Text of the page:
Canadians have differing ideas on what other kinds of distractions should be considered criminal offenses.
Toronto, ON (Mar. 19, 2014) – A new survey conducted by Kanetix.ca finds that 84 per cent of Canadians think texting while driving should be a criminal offence, but we are more polarized on other distracted driving habits.
This does not come as a surprise considering distracted driving fatalities in Ontario surpassed both impaired driving-related and speed-related fatalities last year, according to the Ontario Provincial Police, who are finishing a distracted driving campaign.
Distracted driving is not currently a criminal offence in Canada, but penalties are beginning to become more stringent. If a driver is caught using a handheld device such as a mobile phone a driver can be fined. In Ontario, those fines are set to double as of March 18 to $280. Depending on the nature of the offence, a driver could also potentially be charged with careless driving, which may result in steeper fines, license suspensions, and possibly jail time.
In all cases, these implications affect insurance rates.
“There are many habits that most drivers are guilty of that could have severe consequences,” says Sean Graham, principal broker at Kanetix.ca. “For example, texting at a red light can result in a ticket fine of $280, plus an insurance premium increase, which is typically an average increase of $75 per year in Ontario. And this conviction stays on a person’s record for three years. Not to mention the possibility of an accident because you are no longer paying attention to the road.”
Although the fine increase only applies to hand held devices, phones are not the only concern when it comes to distracted driving. Distracted driving encompasses anything that takes a drivers focus off the road—from changing a song on an iPod, to putting on lipstick, to paying attention to a crying baby in the back seat.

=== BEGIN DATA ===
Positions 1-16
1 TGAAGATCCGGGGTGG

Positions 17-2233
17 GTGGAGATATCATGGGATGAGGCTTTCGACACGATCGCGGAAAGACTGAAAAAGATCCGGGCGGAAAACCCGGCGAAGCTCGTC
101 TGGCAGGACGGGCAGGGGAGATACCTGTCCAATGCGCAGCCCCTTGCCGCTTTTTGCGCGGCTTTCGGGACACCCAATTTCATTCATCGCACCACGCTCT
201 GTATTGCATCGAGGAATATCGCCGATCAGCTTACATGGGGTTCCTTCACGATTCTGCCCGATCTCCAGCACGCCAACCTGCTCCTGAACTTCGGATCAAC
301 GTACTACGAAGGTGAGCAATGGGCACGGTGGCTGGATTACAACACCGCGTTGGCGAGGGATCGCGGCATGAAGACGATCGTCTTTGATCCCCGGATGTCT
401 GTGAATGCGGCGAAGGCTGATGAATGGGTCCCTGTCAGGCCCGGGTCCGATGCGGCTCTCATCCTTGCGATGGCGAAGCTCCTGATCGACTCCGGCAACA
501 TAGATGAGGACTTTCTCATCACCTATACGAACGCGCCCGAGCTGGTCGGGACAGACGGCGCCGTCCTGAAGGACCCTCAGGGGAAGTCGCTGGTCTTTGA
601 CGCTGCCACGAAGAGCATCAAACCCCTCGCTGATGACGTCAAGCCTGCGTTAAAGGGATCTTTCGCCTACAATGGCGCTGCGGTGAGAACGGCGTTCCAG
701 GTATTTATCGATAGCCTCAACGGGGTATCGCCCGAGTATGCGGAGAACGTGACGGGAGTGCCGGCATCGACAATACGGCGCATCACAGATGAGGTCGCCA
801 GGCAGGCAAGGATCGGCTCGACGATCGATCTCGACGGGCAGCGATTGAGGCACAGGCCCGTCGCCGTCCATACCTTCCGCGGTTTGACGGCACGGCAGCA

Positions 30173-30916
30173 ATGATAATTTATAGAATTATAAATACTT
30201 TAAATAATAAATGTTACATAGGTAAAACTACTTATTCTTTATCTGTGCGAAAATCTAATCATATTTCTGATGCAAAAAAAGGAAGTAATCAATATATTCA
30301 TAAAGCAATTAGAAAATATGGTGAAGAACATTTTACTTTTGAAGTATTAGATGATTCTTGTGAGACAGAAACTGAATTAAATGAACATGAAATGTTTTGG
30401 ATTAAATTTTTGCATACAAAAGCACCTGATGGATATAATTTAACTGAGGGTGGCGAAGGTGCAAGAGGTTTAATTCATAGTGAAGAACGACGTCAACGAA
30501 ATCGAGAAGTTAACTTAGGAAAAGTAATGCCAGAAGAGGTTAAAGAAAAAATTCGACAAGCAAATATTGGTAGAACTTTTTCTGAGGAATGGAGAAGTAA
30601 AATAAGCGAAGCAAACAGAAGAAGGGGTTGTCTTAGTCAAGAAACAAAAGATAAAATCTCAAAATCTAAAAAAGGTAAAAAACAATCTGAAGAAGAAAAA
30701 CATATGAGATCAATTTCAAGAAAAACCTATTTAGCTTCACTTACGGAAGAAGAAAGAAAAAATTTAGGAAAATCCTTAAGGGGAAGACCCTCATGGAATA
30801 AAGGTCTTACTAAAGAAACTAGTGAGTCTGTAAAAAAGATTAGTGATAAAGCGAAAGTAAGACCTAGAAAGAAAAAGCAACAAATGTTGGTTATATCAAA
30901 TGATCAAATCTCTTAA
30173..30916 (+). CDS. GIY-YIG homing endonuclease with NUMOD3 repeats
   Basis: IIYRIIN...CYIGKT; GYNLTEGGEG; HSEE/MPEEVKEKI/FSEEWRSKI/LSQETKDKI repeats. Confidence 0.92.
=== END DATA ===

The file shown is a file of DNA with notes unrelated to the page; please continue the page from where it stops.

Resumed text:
While Canadians agreed that texting while driving should be a definite criminal offence, the survey found that Canadians have differing ideas on what other kinds of distractions should be considered criminal offenses. Seventy-six per cent of those surveyed thought putting on makeup while driving should also be a criminal offense, and while 58 per cent think that distracted driving should be a criminal offence in general, only 33 per cent of Canadians were convinced of the dangers of eating while driving, for example.
Canadians weigh in on whether each of these distracted driving behaviours should be a criminal offence:
The survey was conducted from February 28, 2014 to March 3, 2014 with Leger’s online panel, LegerWeb Panel. The sample size was 1502 Canadian drivers 18 years of age and older. A probability sample of the same size would yield a margin of error +/-2.5%, 19 times out of 20.
Launched in October 1999, Kanetix was Canada’s first online insurance quotes marketplace and today provides over a million quotes per year to consumers looking for lower insurance rates, as well as comparisons for mortgage rates and credit cards.
The Kanetix comparison service is a one-stop shopping environment for consumers. Each day, thousands visit the Kanetix website at www.Kanetix.ca to comparison shop their various financial needs. Shoppers choose what they want to compare, obtain a quotation and complete an online application or, with the help of Kanetix connect with the provider to purchase or apply for the product over the phone.
Through its Software as a Service team, Kanetix is also the leading provider of online insurance quotation technology, developing online quotation systems, mobile solutions, actuarial tools and websites for many of Canada’s largest insurance brands.